In this period, therefore, the Ulster Folk and Transport Museum began to give explicit recognition to the fact that there were indeed Catholic and Protestant people and therefore that there were indeed Catholic and Protestant buildings. Into the dwellings in the open air museum came religious texts and pictures of Protestant and Catholic heroes and saints. The Folk Museum began to build public buildings that reflected distinctively sectarian identities. A hall was built belonging to the Protestant politico-religious organisation, the Orange Order. So too were a Catholic priest’s house and a Catholic Parochial Hall. A building that had formerly been interpreted as a merely a farmhouse was reinterpreted to emphasise that it had once belonged to a Church of Ireland curate. A Protestant temperance hall came into the collection. From having somehow sidestepped the sectarian division, the Museum’s open-air museum increasingly recognized that individuals and therefore buildings did indeed have distinctive denominational identities.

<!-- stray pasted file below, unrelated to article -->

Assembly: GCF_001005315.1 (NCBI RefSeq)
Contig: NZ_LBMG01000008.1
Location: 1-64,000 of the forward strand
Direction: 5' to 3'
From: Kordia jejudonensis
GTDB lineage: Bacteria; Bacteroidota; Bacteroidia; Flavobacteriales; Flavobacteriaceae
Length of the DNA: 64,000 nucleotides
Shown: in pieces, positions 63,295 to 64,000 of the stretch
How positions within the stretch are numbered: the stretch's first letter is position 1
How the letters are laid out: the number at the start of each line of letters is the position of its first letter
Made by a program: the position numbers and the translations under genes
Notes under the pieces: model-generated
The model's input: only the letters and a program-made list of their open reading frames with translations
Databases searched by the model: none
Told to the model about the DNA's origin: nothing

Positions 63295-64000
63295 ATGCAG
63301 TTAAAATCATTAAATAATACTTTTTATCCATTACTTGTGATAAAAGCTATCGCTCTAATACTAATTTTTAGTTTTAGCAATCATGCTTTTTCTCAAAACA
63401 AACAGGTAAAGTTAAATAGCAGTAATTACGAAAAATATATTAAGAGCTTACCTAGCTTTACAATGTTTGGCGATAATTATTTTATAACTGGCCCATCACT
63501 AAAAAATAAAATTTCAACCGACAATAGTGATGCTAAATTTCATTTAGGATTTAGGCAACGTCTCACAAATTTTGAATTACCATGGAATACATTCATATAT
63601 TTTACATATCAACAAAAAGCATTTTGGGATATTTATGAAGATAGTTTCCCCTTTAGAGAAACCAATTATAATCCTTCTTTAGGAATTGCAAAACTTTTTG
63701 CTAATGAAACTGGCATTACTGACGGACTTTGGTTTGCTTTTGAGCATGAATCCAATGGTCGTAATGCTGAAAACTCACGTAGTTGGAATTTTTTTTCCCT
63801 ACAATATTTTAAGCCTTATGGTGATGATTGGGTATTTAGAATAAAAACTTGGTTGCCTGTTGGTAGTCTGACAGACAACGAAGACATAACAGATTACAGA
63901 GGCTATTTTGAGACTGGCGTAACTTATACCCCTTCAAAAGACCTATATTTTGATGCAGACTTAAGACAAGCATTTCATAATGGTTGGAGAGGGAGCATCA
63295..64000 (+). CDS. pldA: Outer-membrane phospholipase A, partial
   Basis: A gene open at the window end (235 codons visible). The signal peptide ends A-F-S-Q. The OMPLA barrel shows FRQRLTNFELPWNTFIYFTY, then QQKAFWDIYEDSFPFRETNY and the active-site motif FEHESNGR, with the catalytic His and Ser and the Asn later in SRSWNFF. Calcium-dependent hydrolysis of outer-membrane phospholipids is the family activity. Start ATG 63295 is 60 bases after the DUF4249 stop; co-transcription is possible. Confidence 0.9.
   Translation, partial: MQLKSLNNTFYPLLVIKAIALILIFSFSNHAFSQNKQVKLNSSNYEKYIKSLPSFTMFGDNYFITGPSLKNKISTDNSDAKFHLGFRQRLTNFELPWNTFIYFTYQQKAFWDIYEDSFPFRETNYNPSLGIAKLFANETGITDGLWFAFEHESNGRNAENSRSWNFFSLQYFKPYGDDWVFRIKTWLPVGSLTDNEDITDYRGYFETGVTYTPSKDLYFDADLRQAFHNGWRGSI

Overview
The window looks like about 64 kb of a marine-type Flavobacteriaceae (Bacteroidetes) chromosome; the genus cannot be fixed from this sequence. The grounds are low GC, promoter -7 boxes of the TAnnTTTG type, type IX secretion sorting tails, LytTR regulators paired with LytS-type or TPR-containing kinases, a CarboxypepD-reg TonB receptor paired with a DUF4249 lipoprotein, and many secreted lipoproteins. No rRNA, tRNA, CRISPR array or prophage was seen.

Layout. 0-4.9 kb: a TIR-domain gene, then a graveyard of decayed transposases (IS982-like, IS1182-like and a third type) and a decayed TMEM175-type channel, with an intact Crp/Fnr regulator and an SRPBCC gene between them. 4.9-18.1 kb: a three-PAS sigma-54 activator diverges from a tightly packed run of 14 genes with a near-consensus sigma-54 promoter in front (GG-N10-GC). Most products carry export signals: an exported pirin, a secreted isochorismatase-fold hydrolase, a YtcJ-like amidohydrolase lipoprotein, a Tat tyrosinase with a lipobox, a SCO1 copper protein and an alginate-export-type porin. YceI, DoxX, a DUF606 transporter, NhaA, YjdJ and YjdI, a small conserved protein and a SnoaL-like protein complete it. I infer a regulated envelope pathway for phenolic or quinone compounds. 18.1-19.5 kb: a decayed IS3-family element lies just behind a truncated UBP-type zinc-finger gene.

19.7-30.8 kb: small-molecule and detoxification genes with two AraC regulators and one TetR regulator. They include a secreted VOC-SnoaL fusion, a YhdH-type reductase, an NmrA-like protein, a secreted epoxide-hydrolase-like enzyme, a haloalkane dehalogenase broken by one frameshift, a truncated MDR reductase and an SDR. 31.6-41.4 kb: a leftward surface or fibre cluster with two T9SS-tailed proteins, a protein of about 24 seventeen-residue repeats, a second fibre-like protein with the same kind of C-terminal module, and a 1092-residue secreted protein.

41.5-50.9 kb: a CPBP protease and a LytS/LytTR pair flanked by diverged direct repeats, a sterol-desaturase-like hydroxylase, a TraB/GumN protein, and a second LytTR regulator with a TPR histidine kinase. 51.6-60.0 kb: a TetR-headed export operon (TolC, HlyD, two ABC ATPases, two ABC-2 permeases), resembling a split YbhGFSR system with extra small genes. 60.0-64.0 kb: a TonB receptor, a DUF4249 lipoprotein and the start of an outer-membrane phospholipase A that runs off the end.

Importantly, three churches were built in the open-air museum reflecting Northern Ireland’s three major denominations, Church ofIreland, Catholic and Presbyterian. These three church buildings were interpreted to reflect theological views found in the period before the First World War, when opinions were more starkly distinctive than they are today. The Catholic church interior was, therefore, set out as if for a Tridentine Mass. The Presbyterian church was represented as belonging to a conservative, firmly Calvinist congregation which rejected instrumental music and which held its communion on tables set out for the purpose in the aisles. The Anglican church was presented as reflecting an older High Church tradition that preceded the Evangelicalism that later dominated the Church of Ireland. Advanced preparations were made to create a religion gallery to enable the public, and especially school-students to understand the different religious traditions.
A central difficulty facing a museum in a situation of ethnic conflict is that each side has cultural property, the presentation of which is taken to reflect the relative importance that side. The Ulster Folk and Transport Museum therefore adopted a policy of representing the traditions of the different groups fairly and respectfully.